>>I did specifically deal with this sentence as a misleading translation of
        >>"archEn echthras" based on an early form of English. The Greek actually
        >>implies "first (or fundamental) cause" for the strife.
        >>
        >>So the passage is actually quite plain.
        >
        >At least as I understand it, this does not change anything. Previously, Ian,

        It should. One can't distance it on the basis of it only being the first
        occasion that there was a grievance, for this was the principal grievance.

        >I quoted what I believe was *your own* translation, i.e.,

        Basically. I consulted the Greek text at the MIT Classic Tech Library.

        >"Aretas made this [the repudiation] the first cause of the strife between
        >him and Herod, who had a quarrel with him about their boundaries at GamalikEi."
        >
        >Is this in fact your translation, Ian. If not please give your translation.
        >And, if it is not too much to ask, could you also provide a M. Grondin style
        >interlineated translation.

        I suggest you have a look where I did. I don't have a Greek source for Josephus.

        >If this is your translation, nothing is changed by your translation since in
        >both translations we have Aretas, not Josephus, providing the first cause of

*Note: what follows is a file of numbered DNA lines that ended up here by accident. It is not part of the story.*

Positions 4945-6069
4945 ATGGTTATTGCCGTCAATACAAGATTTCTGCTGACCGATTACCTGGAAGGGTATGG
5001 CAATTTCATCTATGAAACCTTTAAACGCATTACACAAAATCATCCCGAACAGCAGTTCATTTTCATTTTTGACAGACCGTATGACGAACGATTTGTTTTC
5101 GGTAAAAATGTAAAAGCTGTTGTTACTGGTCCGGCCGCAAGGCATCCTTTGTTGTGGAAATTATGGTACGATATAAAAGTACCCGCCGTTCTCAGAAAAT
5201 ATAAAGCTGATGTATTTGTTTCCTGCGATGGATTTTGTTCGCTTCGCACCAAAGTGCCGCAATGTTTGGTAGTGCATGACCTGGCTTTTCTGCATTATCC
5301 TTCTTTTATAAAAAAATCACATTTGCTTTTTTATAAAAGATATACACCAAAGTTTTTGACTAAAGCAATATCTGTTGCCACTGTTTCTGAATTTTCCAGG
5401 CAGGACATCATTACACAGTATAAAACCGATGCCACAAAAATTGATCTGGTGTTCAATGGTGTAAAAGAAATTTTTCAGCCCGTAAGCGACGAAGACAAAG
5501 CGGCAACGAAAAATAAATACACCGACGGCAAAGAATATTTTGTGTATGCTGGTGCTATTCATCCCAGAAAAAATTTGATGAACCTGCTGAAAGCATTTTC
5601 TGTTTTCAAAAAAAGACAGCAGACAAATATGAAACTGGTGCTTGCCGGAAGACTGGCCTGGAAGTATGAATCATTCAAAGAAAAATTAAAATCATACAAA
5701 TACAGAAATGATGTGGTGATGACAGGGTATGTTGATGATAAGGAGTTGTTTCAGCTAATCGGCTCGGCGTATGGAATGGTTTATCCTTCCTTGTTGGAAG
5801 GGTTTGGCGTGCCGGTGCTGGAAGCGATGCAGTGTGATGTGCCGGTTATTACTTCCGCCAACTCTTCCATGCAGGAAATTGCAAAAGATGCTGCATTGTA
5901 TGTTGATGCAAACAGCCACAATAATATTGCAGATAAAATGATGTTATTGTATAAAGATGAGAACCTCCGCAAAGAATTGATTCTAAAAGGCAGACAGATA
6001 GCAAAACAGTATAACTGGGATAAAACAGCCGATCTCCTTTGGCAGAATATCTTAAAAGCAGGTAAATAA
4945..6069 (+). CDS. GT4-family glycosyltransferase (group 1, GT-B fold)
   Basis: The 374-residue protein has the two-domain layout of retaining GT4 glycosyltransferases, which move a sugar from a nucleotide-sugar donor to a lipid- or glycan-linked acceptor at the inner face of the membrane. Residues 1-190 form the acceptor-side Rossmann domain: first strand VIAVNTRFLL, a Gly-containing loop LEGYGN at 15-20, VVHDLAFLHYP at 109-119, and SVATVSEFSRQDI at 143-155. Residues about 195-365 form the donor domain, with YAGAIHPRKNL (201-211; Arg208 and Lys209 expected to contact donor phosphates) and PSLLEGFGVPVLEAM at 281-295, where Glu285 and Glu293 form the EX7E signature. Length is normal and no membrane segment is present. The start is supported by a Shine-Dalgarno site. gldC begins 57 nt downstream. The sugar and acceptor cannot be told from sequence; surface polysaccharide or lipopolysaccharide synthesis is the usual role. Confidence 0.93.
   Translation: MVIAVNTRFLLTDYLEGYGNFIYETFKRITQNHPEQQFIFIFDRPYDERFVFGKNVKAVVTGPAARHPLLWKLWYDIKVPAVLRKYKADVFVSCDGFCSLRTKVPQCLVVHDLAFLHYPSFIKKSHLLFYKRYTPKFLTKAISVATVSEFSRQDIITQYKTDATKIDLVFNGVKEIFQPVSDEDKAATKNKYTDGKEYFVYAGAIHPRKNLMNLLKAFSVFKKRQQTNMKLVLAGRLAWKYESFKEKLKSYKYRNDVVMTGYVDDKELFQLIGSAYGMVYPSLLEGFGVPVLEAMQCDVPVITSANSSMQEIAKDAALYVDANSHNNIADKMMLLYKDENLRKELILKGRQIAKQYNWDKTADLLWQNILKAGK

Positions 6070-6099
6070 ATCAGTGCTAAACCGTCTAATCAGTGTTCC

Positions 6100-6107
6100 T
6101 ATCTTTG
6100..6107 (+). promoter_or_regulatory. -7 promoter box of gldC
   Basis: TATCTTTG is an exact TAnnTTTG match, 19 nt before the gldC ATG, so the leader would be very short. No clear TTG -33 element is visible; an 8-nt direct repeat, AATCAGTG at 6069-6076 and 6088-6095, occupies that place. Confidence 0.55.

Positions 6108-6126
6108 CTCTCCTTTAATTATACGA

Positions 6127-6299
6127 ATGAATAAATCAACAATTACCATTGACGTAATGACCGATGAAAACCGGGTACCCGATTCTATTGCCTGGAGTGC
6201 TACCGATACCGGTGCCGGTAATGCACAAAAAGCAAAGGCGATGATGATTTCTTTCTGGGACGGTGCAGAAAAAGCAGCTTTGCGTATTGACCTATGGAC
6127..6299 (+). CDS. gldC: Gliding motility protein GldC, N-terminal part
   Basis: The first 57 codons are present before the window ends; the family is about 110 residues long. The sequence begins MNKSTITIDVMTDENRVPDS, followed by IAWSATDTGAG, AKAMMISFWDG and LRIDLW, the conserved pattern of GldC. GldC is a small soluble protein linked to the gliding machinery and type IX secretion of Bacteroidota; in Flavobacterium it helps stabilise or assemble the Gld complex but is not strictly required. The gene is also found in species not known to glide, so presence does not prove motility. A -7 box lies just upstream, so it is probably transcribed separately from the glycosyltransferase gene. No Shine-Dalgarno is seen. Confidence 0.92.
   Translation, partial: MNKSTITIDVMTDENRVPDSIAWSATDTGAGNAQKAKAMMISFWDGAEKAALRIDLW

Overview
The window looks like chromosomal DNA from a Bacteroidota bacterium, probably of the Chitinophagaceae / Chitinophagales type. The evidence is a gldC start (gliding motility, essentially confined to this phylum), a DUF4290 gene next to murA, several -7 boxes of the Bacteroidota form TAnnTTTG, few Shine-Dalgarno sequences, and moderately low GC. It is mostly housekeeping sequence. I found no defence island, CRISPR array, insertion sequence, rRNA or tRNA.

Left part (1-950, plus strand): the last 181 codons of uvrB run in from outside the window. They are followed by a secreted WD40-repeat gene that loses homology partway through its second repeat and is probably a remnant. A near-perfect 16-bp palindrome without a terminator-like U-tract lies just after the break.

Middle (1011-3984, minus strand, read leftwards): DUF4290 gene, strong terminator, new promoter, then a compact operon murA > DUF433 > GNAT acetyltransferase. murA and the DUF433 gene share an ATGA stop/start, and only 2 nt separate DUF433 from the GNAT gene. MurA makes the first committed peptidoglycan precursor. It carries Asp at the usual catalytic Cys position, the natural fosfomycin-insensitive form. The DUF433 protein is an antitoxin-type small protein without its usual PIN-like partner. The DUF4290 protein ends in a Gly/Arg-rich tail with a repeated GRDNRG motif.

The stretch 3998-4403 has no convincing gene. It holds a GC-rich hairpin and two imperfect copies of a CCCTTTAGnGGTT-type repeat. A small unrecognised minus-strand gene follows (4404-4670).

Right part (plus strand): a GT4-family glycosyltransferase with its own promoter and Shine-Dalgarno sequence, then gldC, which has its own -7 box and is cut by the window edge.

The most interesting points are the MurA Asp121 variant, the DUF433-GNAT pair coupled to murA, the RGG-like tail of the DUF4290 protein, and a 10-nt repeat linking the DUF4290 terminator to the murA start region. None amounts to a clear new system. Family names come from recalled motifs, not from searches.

>the strife. (How, in any case would Josephus ever really know what the first
        >cause of the strife? Considering how far he is removed in time, and
        >considering the unreliability of hearsay evidence.) If we still have Aretas
        >providing the first cause of the strife, then my prior remarks are still on
        >point:

        Joe, I simply didn't understand the logic of this. Josephus provides the
        background to the war. I see no point in trying to make modern analogies to
        the situation as the stakes are very different. Marriage was a totally
        political event between rulers in the ancient world. This is a matter of
        power and politics, or definitely would have been for Aretas. So forget the
        second world war, or whatever.

        >I recognize, Ian, that the cited passage is ambiguous.

        In what way ambiguous?

        >Still, it is my
        >experience that gold, land, and self protection are behind most wars. I do
        >not trust the reasons given by Aretas."

        That is deeply involved in the marriage.

        >To which Ian asked:
        >>>
        >>>>Does this mean too that you believe that Josephus had no reason for
        >>>>connecting the death of John the Baptist with the war between Aretas and
        >>>>Herod?
        >>>
        >I answered:
        >>>One senses in Josephus that he may have believed that divine forces were
        >>>somewhat ostensible. Thus he says:
        >>>
        >>>"It was also reported, that when Aretas heard of the coming of Vitellius, to
        >>>fight him, he said upon the consulting his diviners, that it was impossible
        >>>that this army of Vitellius' could enter Petra; for that one of the rulers